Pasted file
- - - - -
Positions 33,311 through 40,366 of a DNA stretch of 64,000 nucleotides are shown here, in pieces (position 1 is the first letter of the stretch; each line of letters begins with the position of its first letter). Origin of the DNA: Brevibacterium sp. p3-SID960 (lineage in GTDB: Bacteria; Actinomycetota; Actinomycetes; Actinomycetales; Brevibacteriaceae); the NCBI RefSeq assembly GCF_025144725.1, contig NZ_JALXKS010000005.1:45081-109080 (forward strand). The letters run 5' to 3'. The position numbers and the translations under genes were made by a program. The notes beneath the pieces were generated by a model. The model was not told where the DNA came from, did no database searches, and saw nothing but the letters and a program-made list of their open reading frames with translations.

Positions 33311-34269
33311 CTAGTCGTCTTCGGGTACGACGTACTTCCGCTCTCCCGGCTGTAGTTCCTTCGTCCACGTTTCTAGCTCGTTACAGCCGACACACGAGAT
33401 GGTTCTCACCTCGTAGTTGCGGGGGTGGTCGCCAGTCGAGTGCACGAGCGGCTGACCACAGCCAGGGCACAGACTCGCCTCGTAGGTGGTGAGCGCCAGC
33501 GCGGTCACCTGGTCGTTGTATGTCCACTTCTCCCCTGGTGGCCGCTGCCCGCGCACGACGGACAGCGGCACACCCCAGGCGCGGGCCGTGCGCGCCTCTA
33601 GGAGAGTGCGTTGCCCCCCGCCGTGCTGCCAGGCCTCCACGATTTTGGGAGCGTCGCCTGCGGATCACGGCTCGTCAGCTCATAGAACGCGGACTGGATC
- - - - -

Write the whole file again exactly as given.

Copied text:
Positions 33,311 through 40,366 of a DNA stretch of 64,000 nucleotides are shown here, in pieces (position 1 is the first letter of the stretch; each line of letters begins with the position of its first letter). Origin of the DNA: Brevibacterium sp. p3-SID960 (lineage in GTDB: Bacteria; Actinomycetota; Actinomycetes; Actinomycetales; Brevibacteriaceae); the NCBI RefSeq assembly GCF_025144725.1, contig NZ_JALXKS010000005.1:45081-109080 (forward strand). The letters run 5' to 3'. The position numbers and the translations under genes were made by a program. The notes beneath the pieces were generated by a model. The model was not told where the DNA came from, did no database searches, and saw nothing but the letters and a program-made list of their open reading frames with translations.

Positions 33311-34269
33311 CTAGTCGTCTTCGGGTACGACGTACTTCCGCTCTCCCGGCTGTAGTTCCTTCGTCCACGTTTCTAGCTCGTTACAGCCGACACACGAGAT
33401 GGTTCTCACCTCGTAGTTGCGGGGGTGGTCGCCAGTCGAGTGCACGAGCGGCTGACCACAGCCAGGGCACAGACTCGCCTCGTAGGTGGTGAGCGCCAGC
33501 GCGGTCACCTGGTCGTTGTATGTCCACTTCTCCCCTGGTGGCCGCTGCCCGCGCACGACGGACAGCGGCACACCCCAGGCGCGGGCCGTGCGCGCCTCTA
33601 GGAGAGTGCGTTGCCCCCCGCCGTGCTGCCAGGCCTCCACGATTTTGGGAGCGTCGCCTGCGGATCACGGCTCGTCAGCTCATAGAACGCGGACTGGATC